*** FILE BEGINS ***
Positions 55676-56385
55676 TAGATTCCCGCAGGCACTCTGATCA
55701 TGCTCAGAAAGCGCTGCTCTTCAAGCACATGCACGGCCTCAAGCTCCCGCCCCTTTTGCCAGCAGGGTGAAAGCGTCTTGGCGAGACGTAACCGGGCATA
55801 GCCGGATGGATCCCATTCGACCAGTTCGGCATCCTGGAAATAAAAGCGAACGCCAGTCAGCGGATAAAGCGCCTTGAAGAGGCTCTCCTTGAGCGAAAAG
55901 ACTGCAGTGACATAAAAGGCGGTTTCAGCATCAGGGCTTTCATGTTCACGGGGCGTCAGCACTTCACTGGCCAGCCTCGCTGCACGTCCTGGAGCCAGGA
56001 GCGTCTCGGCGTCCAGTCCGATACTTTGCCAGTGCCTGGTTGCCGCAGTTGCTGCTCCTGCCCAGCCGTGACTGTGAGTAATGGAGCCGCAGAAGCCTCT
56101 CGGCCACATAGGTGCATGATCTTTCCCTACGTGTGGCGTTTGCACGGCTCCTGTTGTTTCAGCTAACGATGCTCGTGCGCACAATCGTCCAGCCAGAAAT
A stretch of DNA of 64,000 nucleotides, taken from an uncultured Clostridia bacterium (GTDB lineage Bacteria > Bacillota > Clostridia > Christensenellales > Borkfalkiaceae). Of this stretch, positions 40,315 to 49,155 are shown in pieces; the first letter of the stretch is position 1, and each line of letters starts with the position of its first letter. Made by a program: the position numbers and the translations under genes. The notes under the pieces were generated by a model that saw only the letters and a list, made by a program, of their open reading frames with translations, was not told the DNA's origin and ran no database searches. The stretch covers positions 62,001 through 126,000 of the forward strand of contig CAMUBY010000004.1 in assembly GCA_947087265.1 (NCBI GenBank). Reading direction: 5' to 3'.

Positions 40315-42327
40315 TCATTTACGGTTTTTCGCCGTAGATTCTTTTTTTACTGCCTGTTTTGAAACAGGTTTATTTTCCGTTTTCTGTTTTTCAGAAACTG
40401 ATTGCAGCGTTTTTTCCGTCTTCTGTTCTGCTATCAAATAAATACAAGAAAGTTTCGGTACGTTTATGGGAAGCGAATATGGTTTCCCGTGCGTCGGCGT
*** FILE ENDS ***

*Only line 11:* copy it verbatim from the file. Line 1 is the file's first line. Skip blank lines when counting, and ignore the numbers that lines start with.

40401 ATTGCAGCGTTTTTTCCGTCTTCTGTTCTGCTATCAAATAAATACAAGAAAGTTTCGGTACGTTTATGGGAAGCGAATATGGTTTCCCGTGCGTCGGCGT